Kerry 'regrets' India diplomat Devyani Khobragade row
US Secretary of State John Kerry has called a top Indian official to express his regret over the treatment of an Indian diplomat arrested in New York on suspicion of visa fraud.
Deputy consul general Devyani Khobragade was handcuffed and strip-searched last week.
Mr Kerry spoke to India's national security adviser, who had described the treatment as "despicable and barbaric".
He said the "unfortunate" incident should not damage US-Indian relations.
Ms Khobragade has denied allegations of visa fraud and making false statements, after she was accused of underpaying her Indian maid.
The maid had complained the diplomat was paying her less than the minimum wage stipulated under US visa requirements.
On Wednesday, Mr Kerry called Indian National Security Adviser Shivshankar Menon in an effort to ensure the incident would not hurt the two nations' close relationship.
State department spokeswoman Marie Harf said it was "particularly important to Secretary Kerry that foreign diplomats serving in the United States are accorded respect and dignity just as we expect our own diplomats should receive overseas".
Ms Khobragade appeared in a Manhattan court last Friday and was freed on bail.
What is diplomatic immunity?
- A form of legal immunity that ensures diplomats are exempt from prosecution under the host country's laws
- Agreed as international law in the Vienna Convention on Diplomatic Relations (1961)
- Under the Vienna Convention on Consular Relations (1963) a consul is afforded a variation of diplomatic immunity called consular immunity
- It guarantees immunity from the host country's laws only with respect to acts related to consular duties
Meanwhile prosecutor Preet Bharara said in a statement that she "was accorded courtesies well beyond what other defendants, most of whom are American citizens, are accorded".
"It is true that she was fully searched by a female Deputy Marshal - in a private setting - when she was brought into the US Marshals' custody, but this is standard practice for every defendant, rich or poor, American or not," he said.
"One wonders why there is so much outrage about the alleged treatment of the Indian national accused of perpetrating these acts, but precious little outrage about the alleged treatment of the Indian victim and her spouse?"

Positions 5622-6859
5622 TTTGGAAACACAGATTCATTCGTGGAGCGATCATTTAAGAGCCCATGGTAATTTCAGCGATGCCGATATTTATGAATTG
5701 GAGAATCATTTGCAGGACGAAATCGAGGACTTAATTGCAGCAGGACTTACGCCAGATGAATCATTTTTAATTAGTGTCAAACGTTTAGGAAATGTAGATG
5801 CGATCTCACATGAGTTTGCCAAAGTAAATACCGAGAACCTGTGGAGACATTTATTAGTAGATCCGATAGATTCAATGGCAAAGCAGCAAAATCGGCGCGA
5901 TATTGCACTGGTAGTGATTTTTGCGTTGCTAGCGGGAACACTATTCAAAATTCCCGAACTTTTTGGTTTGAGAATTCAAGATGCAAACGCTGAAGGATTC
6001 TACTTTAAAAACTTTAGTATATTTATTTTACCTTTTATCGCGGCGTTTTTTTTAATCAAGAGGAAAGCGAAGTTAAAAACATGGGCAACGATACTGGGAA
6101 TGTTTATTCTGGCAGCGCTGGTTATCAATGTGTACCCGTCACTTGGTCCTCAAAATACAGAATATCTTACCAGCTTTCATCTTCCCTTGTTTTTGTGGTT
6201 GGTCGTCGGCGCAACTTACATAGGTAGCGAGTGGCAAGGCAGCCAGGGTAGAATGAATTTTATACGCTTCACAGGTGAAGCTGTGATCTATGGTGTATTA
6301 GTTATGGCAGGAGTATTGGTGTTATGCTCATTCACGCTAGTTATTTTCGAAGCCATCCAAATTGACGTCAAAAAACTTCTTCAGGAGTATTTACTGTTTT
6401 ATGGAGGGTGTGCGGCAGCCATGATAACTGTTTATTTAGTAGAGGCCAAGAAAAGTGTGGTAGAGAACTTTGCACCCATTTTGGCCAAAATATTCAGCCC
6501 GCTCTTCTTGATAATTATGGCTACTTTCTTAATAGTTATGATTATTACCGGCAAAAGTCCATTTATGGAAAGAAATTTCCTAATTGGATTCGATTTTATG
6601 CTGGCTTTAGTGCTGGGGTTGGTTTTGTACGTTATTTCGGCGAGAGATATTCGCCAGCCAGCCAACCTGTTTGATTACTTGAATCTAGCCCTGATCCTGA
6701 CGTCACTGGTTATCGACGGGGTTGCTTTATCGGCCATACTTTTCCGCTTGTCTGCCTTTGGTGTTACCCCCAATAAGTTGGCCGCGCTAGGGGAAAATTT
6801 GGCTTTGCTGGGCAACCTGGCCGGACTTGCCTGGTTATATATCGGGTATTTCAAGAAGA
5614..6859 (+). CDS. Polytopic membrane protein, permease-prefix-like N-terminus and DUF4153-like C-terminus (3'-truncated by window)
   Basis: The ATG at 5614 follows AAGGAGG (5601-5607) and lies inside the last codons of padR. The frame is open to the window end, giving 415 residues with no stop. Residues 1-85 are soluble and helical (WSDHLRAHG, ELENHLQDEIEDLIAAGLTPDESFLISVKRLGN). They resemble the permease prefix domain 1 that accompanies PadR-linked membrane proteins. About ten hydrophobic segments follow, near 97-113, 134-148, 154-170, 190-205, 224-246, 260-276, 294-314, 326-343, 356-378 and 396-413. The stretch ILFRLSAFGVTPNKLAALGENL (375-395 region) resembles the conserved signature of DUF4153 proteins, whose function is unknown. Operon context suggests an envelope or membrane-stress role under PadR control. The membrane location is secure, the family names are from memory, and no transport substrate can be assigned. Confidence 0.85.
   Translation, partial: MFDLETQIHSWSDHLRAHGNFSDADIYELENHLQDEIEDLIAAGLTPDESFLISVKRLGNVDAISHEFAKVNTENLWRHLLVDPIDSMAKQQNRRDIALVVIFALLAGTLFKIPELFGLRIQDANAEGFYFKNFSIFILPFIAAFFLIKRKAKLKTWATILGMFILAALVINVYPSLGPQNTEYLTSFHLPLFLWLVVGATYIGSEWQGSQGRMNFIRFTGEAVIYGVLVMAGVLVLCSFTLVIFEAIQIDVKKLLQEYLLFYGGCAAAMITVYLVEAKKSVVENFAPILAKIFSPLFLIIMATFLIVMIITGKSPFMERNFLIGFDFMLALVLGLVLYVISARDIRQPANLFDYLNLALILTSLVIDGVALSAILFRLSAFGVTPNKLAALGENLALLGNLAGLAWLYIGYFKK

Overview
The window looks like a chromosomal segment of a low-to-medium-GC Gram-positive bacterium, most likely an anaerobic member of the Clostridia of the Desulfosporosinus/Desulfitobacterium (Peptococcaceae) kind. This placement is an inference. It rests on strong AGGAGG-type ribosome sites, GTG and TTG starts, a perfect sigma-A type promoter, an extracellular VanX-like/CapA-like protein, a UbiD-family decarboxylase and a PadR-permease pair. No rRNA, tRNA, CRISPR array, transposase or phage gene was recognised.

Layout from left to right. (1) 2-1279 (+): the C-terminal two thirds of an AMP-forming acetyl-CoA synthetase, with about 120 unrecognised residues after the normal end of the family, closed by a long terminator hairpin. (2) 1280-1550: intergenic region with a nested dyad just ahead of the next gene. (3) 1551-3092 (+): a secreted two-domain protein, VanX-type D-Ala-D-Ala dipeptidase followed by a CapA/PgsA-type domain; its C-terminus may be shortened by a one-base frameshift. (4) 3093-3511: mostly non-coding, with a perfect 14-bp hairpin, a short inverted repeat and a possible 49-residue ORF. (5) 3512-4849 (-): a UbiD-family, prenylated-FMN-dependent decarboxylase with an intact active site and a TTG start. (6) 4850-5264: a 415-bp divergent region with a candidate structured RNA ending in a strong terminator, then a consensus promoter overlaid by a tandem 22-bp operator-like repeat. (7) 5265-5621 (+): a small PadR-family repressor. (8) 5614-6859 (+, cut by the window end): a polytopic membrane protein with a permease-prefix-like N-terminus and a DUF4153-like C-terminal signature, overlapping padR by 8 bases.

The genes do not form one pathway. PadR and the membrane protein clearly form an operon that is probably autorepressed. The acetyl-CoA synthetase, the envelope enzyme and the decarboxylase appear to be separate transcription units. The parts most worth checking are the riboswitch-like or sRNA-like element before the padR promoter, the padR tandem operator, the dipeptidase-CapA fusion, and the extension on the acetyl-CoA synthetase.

Earlier, Indian Prime Minister Manmohan Singh described Ms Khobragade's treatment as "deplorable".
Foreign Minister Salman Khursheed said it was his duty to restore the diplomat's dignity.
"In terms of giving a strong, unambiguous, direct message to the United States of America: whatever I believe we were supposed to do, we did immediately," Mr Khursheed told the Indian parliament.
India media reported on Wednesday Ms Khobragade was being transferred from her post as deputy consul general in New York to the UN mission in an effort to secure her immunity.
But Ms Harf later said the state department had not received any request to approve a reassignment of the Indian diplomat.
India has ordered a series of reprisals against the US. Security barricades around the US embassy in Delhi were removed and a visiting US delegation was snubbed.'National outrage'
Opposition MPs from several Indian parties have called on the government to take further action against the US.
Arun Jaitley of the main opposition Bharatiya Janata Party (BJP) said India should take its bilateral relations more seriously and "insist on being treated like equals" by Washington.
On Wednesday morning, The Times of India quoted from a letter Ms Khobragade wrote to her foreign service colleagues in which she complained of a series of humiliations at the hands of the US authorities.
"Although I must admit that I broke down many times as the indignities of repeated handcuffing, stripping and cavity searches, swabbing, in a holdup with common criminals and drug addicts were all being imposed upon me despite my incessant assertions of immunity, I got the strength to regain composure and remain dignified thinking that I must represent all of my colleagues and my country with confidence and pride," she wrote.
Ms Khobragade, 39, was arrested last Thursday in New York and later freed on a $250,000 (£153,000) bond after pleading not guilty to the charges.
According to a filing in federal court in New York, Ms Khobragade wrote on a visa application she planned to pay the maid and childcare worker $4,500 (£2,746) per month.
But investigators said the maid was instead paid $573 per month, or $3.31 per hour based on a 40-hour work week - less than the New York state minimum wage of $7.25 an hour.
If found guilty, she faces a maximum sentence of 10 years for visa fraud and five years for making false statements.
Ms Khobragade will challenge her arrest on grounds of diplomatic immunity, her lawyer said.
"This started as a political issue," her lawyer Daniel Arshack told the BBC, "it should be resolved as a political issue" through diplomatic channels.
The US state department said that Ms Khobragade did not have full diplomatic immunity.
It said under the UN's Vienna Convention on Consular Relations, she is immune from arrest only for crimes committed in connection with her work.